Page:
4. Test sew several lengths of fabric to see exactly what happened each time the Ratchet Gear Plate, Ruffling Depth Screw and stitch length settings are changed.
  5. Make a notebook, writing down the setting used for your samples for future reference.
  6. Once the ruffle is made, attach to the project with a straight stitch, right sides together.

And now you are ready to go. Next time we will teach you how to Ruffle around a Corner for a Pillow. Watch this Space.

Click to view the Usha Janome Ruffler
Explore other Usha Janome Attachments

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Thread Art: Embroidery & Stitches in Time

American Quilt, 1840 (Brooklyn Museum)

American Quilt, 1840

“After all, a woman didn’t leave much behind in the world to show she’d been there. Even the children she bore and raised got their father’s name. But her quilts, now that was something she could pass on,” Sandra Dallas a reputed American voice once wrote. With all apologies to those quintessential Western words and quilting enthusiasts  we disagree, when it comes to the East. Especially in India thread art in form of embroidery are heirlooms – things of beauty, joy and truth, like Keats’ Grecian Urn.

The ancient Phulkari (flower work embroidery); the legendary Chikan craftsmanship (believed to be introduced by Nur Jahan); Kahsido work inspired by nature; the now trending mirror work embroidery – to name just a few. And who can ignore the elegance of Chinese Silk work embroidery. Yes, generations will come and go and your quilts will stay on, but eastern embroidery works are aesthetic creations not just pass me downs.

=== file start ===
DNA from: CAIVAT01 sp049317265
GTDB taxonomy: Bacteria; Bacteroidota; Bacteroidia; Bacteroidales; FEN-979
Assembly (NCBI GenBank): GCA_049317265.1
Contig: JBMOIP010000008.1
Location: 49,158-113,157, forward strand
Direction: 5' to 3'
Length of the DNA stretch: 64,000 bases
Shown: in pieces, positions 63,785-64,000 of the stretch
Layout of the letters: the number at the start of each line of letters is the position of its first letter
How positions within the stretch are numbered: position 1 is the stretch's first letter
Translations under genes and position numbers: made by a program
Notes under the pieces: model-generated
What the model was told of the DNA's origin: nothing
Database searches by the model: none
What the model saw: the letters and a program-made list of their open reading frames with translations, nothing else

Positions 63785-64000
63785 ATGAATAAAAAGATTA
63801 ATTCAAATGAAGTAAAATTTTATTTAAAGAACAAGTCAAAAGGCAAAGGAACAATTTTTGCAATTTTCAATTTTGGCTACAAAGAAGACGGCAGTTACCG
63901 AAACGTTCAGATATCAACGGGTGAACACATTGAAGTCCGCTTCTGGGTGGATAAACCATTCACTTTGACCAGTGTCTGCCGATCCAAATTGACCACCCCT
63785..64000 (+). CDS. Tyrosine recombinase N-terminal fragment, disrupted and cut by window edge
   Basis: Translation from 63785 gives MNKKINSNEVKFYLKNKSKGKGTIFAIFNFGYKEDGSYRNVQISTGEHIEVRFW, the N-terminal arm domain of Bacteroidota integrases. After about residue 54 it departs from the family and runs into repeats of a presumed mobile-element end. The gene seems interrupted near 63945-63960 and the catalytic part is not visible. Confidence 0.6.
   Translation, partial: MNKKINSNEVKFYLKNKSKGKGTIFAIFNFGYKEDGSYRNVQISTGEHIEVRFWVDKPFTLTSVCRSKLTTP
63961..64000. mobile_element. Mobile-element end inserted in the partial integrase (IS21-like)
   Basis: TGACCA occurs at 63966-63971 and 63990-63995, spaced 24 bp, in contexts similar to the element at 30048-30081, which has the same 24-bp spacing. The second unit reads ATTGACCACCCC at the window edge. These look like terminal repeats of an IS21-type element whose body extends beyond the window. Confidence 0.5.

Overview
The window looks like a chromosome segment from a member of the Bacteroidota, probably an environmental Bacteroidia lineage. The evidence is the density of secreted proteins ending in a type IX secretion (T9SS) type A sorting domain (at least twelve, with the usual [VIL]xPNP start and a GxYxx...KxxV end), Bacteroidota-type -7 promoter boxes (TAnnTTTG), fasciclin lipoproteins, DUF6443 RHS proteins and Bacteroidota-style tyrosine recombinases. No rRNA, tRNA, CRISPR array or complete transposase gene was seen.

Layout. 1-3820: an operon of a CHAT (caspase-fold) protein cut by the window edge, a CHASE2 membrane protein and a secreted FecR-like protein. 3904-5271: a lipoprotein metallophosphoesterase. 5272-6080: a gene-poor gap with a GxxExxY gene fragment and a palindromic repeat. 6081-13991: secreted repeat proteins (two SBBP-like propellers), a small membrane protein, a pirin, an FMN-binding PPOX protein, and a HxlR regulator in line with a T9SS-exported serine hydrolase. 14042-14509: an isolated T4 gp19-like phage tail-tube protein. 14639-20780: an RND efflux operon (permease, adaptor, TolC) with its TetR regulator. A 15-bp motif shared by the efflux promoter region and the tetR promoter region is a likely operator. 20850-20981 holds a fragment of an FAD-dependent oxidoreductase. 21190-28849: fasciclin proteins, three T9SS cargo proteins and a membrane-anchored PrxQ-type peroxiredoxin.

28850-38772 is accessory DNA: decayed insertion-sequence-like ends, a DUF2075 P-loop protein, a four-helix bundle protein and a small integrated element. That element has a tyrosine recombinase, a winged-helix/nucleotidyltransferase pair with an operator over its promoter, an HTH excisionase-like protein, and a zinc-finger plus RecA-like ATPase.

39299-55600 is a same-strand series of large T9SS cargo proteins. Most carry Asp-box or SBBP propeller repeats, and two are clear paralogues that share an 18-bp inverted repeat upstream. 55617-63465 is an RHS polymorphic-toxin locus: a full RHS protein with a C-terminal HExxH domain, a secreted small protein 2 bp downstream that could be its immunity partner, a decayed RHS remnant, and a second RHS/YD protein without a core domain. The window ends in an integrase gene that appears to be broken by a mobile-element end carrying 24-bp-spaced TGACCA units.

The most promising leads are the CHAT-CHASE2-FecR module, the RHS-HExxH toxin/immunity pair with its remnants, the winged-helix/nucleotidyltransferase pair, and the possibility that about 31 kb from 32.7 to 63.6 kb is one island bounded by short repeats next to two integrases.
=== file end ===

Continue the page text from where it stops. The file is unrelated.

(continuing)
Eastern Emboridery work: Phulkari, Chikan, Mirror Work, Chinese Embroidery & Kashida

Eastern Embroidery work: Phulkari, Chikan, Mirror Work, Chinese Silk Embroidery & Kashida

However, times they are changing, the West has suddenly woken up to both Thread Art and Embroidery and have turned it into a fabulous medium of art – versatile and avant-garde, we are now looking at them from a whole new perspective. What punctuates our discussion now onward are a billion words, if each picture could be said to worth a thousand words.

The following piece is by Ana Teresa Barboza from Lima, Perú. Titled Suspension the artist uses Embroidery on cloth Knitted wool yarn.

Suspension

Suspension

While, the artwork of Annemieke Mein is unique. She combines fabric, paint and sewing threads to produce works that are realistically accurate. In the following piece titled Bulldog Ant, she uses Machine Embroidery along with applique, quilting and other techniques.

Bulldog Ant

Bulldog Ant

Inge Jacobsen uses thread work mostly on vintage commercial imagery using a Embroidery technique she has named ‘hijacking’ to throw new light on beauty and materialism – with a subtext that runs in every stitch. The work displayed below is a  Threaded Vogue Cover.

Vogue Cover

Vogue Cover

The last piece we present is by the Mondongo Argentina art collective, which includes artists Agustina Picasso, Manuel Mendanha, and Juliana Laffitte.The Untitled Portrait presented here uses various techniques created from Cotton threads on wood.

Untitled Portrait from 2008 Exhibits

Untitled Portrait from 2008 Exhibits

Wasn’t those thread and embroidery works breathtaking? Inspired?

Inspired enough to create your own pieces? Yes, we know most of you are not experts but like all of us yearn to be, when it comes to things we are passionate about. And here is where we can help you live your dream through our USHA Janome Memory Craft Embroidery Machines. Machines so technological developed and artistically inclined that they will help you weave your dreams come alive, be it an art piece or an embroidery work to adorn a dress. It is Embroidery on Autopilot! Well almost, imagination is a must though.